In September 2016, Raspberry Pi launched Pixel (Pi Improved Xwindows Environment, Lightweight) Pi’s new Debian based desktop environment. Later in December they released an experimental x86 version called Pixel OS ,so now you can install it on your PC, Mac, or laptop.
“Our vision in establishing the Raspberry Pi Foundation was that everyone should be able to afford their own programmable general-purpose computer”
– Eben Uptonen
Raspberry Pi Founder
Like many Linux distros, the OS runs smoothly on old hardware and is a great way to give a new life to that old Windows machine that you gave up on years ago. Specific to Pixel OS you’ll need at least 512 Megabytes of RAM, a requirement that any PC built in the last decade will easily clear.
- Programming environments for Python, Java, Scratch, Sonic Pi, Node-RED, and the Sense HAT emulator
- Chromium (Flash included) and Epiphany web browsers
- The LibreOffice office suite
- Many other tools and utilities
You won’t find the following in the x86 version of Pixel OS:
- Wolfram Mathematica
- raspi-config utility
SETTING UP PIXEL OS ON A PENDRIVE / SD CARD
Pixel OS has native support for persistence, which makes setting it up on a portable flash drive is relatively easy, no need for partitioning, just flashing your image.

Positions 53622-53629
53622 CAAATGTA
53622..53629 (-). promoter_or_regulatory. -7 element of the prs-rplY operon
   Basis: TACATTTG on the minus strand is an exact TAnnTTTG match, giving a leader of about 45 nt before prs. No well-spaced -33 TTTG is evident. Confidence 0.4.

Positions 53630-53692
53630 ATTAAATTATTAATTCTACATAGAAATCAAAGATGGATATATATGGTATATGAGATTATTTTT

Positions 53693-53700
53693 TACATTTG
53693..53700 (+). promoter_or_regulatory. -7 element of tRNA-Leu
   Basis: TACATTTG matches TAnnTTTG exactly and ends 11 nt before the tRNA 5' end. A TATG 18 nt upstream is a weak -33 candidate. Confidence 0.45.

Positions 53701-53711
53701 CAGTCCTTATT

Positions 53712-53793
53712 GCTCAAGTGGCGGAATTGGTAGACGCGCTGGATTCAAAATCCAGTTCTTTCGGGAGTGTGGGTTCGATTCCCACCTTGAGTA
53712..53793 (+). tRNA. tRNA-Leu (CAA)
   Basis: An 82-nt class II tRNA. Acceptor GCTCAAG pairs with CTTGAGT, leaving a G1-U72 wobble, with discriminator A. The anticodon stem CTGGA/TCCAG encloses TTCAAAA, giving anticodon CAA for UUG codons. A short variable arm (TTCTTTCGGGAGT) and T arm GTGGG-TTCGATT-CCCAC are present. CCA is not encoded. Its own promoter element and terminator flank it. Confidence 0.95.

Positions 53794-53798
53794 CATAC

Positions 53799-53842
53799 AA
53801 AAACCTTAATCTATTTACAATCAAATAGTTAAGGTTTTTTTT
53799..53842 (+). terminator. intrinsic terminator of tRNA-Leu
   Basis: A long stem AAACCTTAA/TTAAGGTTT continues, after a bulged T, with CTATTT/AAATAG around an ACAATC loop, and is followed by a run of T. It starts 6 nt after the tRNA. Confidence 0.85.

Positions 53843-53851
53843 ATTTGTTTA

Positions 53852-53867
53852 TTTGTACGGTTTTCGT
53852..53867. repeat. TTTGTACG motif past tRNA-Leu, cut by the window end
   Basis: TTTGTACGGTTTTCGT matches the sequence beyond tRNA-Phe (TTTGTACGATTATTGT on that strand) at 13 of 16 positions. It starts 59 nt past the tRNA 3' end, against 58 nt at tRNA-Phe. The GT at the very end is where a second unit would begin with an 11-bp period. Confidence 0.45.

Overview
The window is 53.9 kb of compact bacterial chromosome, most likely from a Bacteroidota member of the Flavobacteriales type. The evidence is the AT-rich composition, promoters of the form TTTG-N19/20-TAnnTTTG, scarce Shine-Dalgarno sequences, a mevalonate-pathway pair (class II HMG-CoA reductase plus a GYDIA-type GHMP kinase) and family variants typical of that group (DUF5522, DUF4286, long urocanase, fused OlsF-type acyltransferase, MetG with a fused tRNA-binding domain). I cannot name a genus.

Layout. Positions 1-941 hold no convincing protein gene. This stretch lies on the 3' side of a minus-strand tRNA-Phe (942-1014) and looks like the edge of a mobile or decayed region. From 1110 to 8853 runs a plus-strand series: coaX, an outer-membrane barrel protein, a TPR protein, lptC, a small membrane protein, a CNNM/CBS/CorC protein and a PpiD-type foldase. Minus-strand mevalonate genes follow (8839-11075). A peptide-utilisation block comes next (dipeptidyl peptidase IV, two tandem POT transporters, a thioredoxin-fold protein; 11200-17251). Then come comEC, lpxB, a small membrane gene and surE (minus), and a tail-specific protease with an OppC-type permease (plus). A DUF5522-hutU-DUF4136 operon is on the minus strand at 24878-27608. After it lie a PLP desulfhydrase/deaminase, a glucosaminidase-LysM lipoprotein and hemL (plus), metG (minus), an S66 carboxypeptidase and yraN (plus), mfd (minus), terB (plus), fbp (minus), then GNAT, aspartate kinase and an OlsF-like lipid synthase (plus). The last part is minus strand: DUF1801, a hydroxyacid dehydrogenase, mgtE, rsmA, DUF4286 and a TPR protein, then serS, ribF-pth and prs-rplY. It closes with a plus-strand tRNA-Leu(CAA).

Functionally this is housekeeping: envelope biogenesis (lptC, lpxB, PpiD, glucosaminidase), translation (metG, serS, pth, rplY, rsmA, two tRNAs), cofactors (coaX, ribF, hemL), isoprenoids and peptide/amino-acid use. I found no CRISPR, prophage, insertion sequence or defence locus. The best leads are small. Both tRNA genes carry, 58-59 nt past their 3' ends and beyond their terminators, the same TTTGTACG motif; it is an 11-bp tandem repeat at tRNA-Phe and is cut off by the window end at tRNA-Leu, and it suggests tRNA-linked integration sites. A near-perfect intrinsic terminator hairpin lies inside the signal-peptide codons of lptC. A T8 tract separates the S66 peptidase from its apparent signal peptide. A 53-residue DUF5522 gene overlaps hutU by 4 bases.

- First, grab the official Pixel OS ISO here. (~1.3GB)
- Get your pendrive /SD card ready. Theoretically, anything above 2GB would do, though 4GB would be a more comfortable start as Pixel OS’ will use any space left as persistence.
- Flash your image using Etcher , officially recommended for writing Pixel OS on your flash drive.
Boot up your PC and select your Pixel OS flash drive from your boot screen and you’re good to go.
For those who are used to UNetbootin , you might be tempted to use it to flash your image. Well , I was . It’s small ~4.5MB package size compared to Etcher’s ~66MB got better of me while in a rush to download. But I also learned that the native persistence does not work when flashed with UNetbootin , so better stick to Etcher as recommended .
You can also run a live session of the OS without persistence by burning the image on a DVD and booting from it, or run Pixel OS in a Virtual Machine .